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Job Design and Stress Management Perilaku Organisasi
© 2005 Prentice Hall Inc. All rights reserved. Objective of HR Strategy To manage labor and design jobs so people are effectively and efficiently utilized Use people efficiently within constraints Provide reasonable quality of work life © 1995 Corel Corp.
© 2005 Prentice Hall Inc. All rights reserved. Stress A dynamic condition in which an individual is confronted with an opportunity, constraint, or demand related to what he or she desires and for which the outcome is perceived to be both uncertain and important. Work Stress and Its Management
© 2005 Prentice Hall Inc. All rights reserved. Work Stress and Its Management Constraints Forces that prevent individuals from doing what they desire. Demands The loss of something desired.
© 2005 Prentice Hall Inc. All rights reserved. Potential Sources of Stress Environmental Factors –Economic uncertainties of the business cycle –Political uncertainties of political systems –Technological uncertainties of technical innovations –Terrorism in threats to physical safety and security
© 2005 Prentice Hall Inc. All rights reserved. Potential Sources of Stress Organizational Factors –Task demands related to the job –Role demands of functioning in an organization –Interpersonal demands created by other employees –Organizational structure (rules and regulations) –Organizational leadership (managerial style) –Organization’s life stage (growth, stability, or decline)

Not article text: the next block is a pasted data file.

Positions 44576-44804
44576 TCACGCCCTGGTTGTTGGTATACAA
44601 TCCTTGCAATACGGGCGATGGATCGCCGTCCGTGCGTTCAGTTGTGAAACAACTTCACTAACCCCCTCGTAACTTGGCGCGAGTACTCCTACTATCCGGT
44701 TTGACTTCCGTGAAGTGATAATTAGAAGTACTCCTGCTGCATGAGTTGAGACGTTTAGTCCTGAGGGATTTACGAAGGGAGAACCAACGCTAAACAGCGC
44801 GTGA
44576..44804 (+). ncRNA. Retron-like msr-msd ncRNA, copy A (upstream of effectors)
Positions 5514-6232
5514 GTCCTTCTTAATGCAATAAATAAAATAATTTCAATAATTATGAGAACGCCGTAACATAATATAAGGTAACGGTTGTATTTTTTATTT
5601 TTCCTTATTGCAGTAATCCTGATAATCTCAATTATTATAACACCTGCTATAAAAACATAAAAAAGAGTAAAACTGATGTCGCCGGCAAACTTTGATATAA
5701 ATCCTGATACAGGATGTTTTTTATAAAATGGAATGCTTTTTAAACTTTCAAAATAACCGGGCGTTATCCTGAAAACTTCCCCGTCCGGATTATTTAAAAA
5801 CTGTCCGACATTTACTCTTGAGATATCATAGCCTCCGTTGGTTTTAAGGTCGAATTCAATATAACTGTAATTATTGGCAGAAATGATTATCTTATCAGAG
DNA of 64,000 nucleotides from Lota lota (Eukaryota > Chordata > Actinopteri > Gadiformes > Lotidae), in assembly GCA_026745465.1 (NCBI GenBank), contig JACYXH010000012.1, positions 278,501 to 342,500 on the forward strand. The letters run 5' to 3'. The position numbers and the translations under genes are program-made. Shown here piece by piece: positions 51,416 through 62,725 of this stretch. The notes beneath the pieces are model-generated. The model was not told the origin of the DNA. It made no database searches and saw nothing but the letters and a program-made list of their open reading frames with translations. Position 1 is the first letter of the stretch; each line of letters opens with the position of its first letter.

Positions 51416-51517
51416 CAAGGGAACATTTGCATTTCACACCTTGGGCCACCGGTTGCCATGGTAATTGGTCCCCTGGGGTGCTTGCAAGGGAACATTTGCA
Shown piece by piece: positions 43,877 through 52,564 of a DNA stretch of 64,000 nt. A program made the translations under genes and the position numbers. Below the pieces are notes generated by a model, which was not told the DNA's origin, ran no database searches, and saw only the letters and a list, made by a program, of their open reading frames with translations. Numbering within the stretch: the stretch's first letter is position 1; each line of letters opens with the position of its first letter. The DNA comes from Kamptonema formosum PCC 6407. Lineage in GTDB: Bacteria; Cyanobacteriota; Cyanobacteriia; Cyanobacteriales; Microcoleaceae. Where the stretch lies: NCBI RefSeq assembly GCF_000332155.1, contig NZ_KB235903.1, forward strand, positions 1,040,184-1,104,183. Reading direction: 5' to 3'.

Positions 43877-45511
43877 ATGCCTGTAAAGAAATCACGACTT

© 2005 Prentice Hall Inc. All rights reserved. Potential Sources of Stress (cont’d) Individual Factors –Family and personal relationships –Economic problems from exceeding earning capacity –Personality problems arising for basic disposition Individual Differences –Perceptual variations of how reality will affect the individual’s future. –Greater job experience moderates stress effects. –Social support buffers job stress. –Internal locus of control lowers perceived job stress. –Strong feelings of self-efficacy reduce reactions to job stress.
© 2005 Prentice Hall Inc. All rights reserved. Consequences of Stress High Levels of Stress Physiological Symptoms Behavioral Symptoms Psychological Symptoms
© 2005 Prentice Hall Inc. All rights reserved. A Model of Stress
© 2005 Prentice Hall Inc. All rights reserved. Inverted-U Relationship between Stress and Job Performance
© 2005 Prentice Hall Inc. All rights reserved. Managing Stress Individual Approaches –Implementing time management –Increasing physical exercise –Relaxation training –Expanding social support network
© 2005 Prentice Hall Inc. All rights reserved. Managing Stress Organizational Approaches –Improved personnel selection and job placement –Training –Use of realistic goal setting –Redesigning of jobs –Increased employee involvement –Improved organizational communication –Offering employee sabbaticals –Establishment of corporate wellness programs
© 2005 Prentice Hall Inc. All rights reserved. Job Design The process of linking specific tasks to specific jobs and deciding what techniques, equipment, and procedures should be used to perform those tasks. Job specialization Job expansion Psychological components Self-directed teams Motivation and incentive systems Ergonomics and work methods
© 2005 Prentice Hall Inc. All rights reserved. Job Specialization Involves Breaking jobs into small component parts Assigning specialists to do each part Greater dexterity & faster learning Less lost time changing jobs or tools Use more specialized tools Pay only for needed skills